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Volume 7, Issue 5, pp. 119 - 142, May 2020

Issue cover
Cover: Candida albicans observed with an optical microscope (image by David Alejandro Miranda Ibarra, Monterrey Institute of Technology and Higher Education (Mexico); image retrieved via Wikimedia Commons; the image was modified by MIC). The cover is published under the Creative Commons Attribution (CC BY) license. Enlarge issue cover


Digesting the crisis: autophagy and coronaviruses

Didac Carmona-Gutierrez, Maria A. Bauer, Andreas Zimmermann, Katharina Kainz, Sebastian J. Hofer, Guido Kroemer and Frank Madeo

page 119-128 | 10.15698/mic2020.05.715 | Full text | PDF | Abstract

Autophagy is a catabolic pathway with multifaceted roles in cellular homeostasis. This process is also involved in the antiviral response at multiple levels, including the direct elimination of intruding viruses (virophagy), the presentation of viral antigens, the fitness of immune cells, and the inhibition of excessive inflammatory reactions. In line with its central role in immunity, viruses have evolved mechanisms to interfere with or to evade the autophagic process, and in some cases, even to harness autophagy or constituents of the autophagic machinery for their replication. Given the devastating consequences of the current COVID-19 pandemic, the question arises whether manipulating autophagy might be an expedient approach to fight the novel coronavirus SARS-CoV-2. In this piece, we provide a short overview of the evidence linking autophagy to coronaviruses and discuss whether such links may provide actionable targets for therapeutic interventions.

Research Reports

Sulforaphane alters the acidification of the yeast vacuole

Alexander Wilcox, Michael Murphy, Douglass Tucker, David Laprade, Breton Roussel, Christopher Chin, Victoria Hallisey, Noah Kozub, Abraham Brass and Nicanor Austriaco

page 129-138 | 10.15698/mic2020.05.716 | Full text | PDF | Abstract

Sulforaphane (SFN) is a compound [1-isothiocyanato-4-(methylsulfinyl)-butane] found in broccoli and other cruciferous vegetables that is currently of interest because of its potential as a chemopreventive and a chemotherapeutic drug. Recent studies in a diverse range of cellular and animal models have shown that SFN is involved in multiple intracellular pathways that regulate xenobiotic metabolism, inflammation, cell death, cell cycle progression, and epigenetic regulation. In order to better understand the mechanisms of action behind SFN-induced cell death, we undertook an unbiased genome wide screen with the yeast knockout (YKO) library to identify SFN sensitive (SFNS) mutants. The mutants were enriched with knockouts in genes linked to vacuolar function suggesting a link between this organelle and SFN’s mechanism of action in yeast. Our subsequent work revealed that SFN increases the vacuolar pH of yeast cells and that varying the vacuolar pH can alter the sensitivity of yeast cells to the drug. In fact, several mutations that lower the vacuolar pH in yeast actually made the cells resistant to SFN (SFNR). Finally, we show that human lung cancer cells with more acidic compartments are also SFNR suggesting that SFN’s mechanism of action identified in yeast may carry over to higher eukaryotic cells.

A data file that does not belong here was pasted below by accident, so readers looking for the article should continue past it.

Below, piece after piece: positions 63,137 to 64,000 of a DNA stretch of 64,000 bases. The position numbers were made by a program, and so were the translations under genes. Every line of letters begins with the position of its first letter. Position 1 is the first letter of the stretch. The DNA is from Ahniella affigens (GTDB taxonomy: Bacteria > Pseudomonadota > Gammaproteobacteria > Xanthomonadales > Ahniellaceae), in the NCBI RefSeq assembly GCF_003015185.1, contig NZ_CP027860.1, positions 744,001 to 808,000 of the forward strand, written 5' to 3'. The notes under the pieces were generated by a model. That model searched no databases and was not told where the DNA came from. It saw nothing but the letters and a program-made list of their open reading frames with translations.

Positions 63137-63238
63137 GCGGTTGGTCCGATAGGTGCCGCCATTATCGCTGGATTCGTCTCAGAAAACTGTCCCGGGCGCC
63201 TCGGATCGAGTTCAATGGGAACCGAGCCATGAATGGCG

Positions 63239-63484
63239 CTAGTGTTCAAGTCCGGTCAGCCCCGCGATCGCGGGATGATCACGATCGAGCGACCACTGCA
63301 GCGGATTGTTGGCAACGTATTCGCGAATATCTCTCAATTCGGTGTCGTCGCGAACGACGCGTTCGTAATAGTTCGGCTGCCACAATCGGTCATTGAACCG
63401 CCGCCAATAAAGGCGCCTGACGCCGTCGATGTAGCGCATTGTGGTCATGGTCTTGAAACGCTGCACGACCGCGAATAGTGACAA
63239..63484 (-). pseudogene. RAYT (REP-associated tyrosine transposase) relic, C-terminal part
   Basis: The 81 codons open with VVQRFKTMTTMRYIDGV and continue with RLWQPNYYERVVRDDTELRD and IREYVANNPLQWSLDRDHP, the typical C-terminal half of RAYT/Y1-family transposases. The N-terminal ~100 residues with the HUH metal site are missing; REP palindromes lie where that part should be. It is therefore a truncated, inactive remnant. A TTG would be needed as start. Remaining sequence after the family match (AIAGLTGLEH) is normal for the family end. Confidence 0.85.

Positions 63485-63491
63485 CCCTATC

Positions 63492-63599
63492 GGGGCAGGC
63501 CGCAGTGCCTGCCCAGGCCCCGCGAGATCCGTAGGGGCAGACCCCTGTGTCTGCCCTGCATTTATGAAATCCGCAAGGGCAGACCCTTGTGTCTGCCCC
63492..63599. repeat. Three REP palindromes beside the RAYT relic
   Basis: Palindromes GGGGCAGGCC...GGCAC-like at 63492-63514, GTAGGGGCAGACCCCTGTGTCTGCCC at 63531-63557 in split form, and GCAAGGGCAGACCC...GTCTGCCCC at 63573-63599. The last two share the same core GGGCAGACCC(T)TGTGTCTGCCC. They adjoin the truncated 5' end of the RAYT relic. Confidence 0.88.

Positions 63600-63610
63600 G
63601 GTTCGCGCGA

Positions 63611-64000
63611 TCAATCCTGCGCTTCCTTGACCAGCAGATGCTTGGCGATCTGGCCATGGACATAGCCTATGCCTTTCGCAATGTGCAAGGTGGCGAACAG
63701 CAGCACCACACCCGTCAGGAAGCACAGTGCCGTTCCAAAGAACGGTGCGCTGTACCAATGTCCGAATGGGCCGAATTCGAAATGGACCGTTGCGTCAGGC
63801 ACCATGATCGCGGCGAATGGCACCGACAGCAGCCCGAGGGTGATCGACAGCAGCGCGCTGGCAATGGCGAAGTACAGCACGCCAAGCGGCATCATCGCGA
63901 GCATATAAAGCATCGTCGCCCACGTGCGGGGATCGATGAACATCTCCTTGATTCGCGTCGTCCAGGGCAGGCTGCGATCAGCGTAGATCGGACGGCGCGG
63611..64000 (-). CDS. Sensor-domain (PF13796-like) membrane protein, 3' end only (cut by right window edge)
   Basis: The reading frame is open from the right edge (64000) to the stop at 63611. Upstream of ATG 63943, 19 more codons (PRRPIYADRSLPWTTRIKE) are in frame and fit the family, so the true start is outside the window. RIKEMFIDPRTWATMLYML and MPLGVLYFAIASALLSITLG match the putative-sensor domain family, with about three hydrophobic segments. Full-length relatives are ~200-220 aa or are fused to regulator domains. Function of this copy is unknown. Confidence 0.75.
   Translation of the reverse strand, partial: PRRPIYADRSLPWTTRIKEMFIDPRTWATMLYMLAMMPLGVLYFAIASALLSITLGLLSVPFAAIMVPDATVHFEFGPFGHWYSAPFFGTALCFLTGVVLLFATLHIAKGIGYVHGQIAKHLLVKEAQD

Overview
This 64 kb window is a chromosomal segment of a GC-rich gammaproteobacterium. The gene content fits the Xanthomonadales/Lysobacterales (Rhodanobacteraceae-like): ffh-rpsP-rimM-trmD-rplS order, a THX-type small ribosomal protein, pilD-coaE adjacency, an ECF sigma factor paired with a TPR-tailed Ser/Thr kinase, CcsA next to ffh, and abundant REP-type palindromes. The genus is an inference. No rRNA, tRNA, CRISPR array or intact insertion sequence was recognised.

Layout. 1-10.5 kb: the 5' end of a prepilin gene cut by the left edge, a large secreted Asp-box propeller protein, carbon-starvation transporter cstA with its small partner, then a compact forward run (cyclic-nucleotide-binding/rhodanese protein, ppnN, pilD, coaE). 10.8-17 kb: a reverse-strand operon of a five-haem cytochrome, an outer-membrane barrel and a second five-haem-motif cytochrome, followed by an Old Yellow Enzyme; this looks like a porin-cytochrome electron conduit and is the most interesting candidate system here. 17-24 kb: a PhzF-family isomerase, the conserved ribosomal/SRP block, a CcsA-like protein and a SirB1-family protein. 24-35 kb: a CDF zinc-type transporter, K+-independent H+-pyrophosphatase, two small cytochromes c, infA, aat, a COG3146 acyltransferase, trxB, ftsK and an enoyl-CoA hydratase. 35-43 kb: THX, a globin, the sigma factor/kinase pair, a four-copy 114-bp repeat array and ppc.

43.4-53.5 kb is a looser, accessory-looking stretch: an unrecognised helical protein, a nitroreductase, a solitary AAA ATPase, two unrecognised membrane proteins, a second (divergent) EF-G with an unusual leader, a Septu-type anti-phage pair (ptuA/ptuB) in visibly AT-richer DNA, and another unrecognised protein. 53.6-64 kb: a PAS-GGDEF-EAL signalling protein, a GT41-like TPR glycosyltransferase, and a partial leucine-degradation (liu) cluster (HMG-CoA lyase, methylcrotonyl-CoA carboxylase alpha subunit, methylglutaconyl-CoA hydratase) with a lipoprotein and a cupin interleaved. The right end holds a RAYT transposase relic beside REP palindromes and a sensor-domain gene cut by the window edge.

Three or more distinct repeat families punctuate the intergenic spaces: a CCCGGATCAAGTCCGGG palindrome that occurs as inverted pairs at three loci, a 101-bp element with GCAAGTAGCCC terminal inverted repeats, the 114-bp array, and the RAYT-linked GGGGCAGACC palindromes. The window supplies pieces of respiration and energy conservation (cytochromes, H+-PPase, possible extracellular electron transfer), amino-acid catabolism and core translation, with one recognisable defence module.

A multifunctional small RNA binding protein for sensing and signaling cell envelope precursor availability in bacteria

Muna A. Khan and Boris Görke

page 139-142 | 10.15698/mic2020.05.717 | Full text | PDF | Abstract

Synthesis of glucosamine-6-phosphate (GlcN6P) by the enzyme GlmS initiates bacterial cell envelope biosynthesis. To ensure ongoing synthesis, GlcN6P homeostasis is required. Escherichia coli achieves this through a post-transcriptional control mechanism comprising the RNA-binding protein RapZ and small RNAs (sRNAs) GlmY and GlmZ. GlmZ stimulates glmS translation by base-pairing. When GlcN6P is abundant, GlmZ is cleaved and inactivated by endoribonuclease RNase E. Cleavage depends on RapZ, which binds GlmZ and recruits RNase E. Decreasing GlcN6P concentrations provoke up-regulation of the decoy sRNA GlmY which sequesters RapZ, thereby suppressing GlmZ decay. In our current study we identify RapZ as the GlcN6P sensor. GlcN6P-free RapZ interacts with and stimulates phosphorylation of the two-component system (TCS) QseE/QseF triggering glmY expression. Thereby generated GlmY sequesters RapZ into stable complexes, allowing for glmS expression. Sequestration by GlmY also disables RapZ to stimulate QseE/QseF, providing a negative feed-back loop limiting the response. When GlcN6P is replenished, GlmY is released from RapZ and rapidly degraded. Our work has revealed a complex regulatory scenario, in which an RNA binding protein senses a metabolite and communicates with two sRNAs, a TCS and ribonuclease RNase E to achieve metabolite homeostasis.

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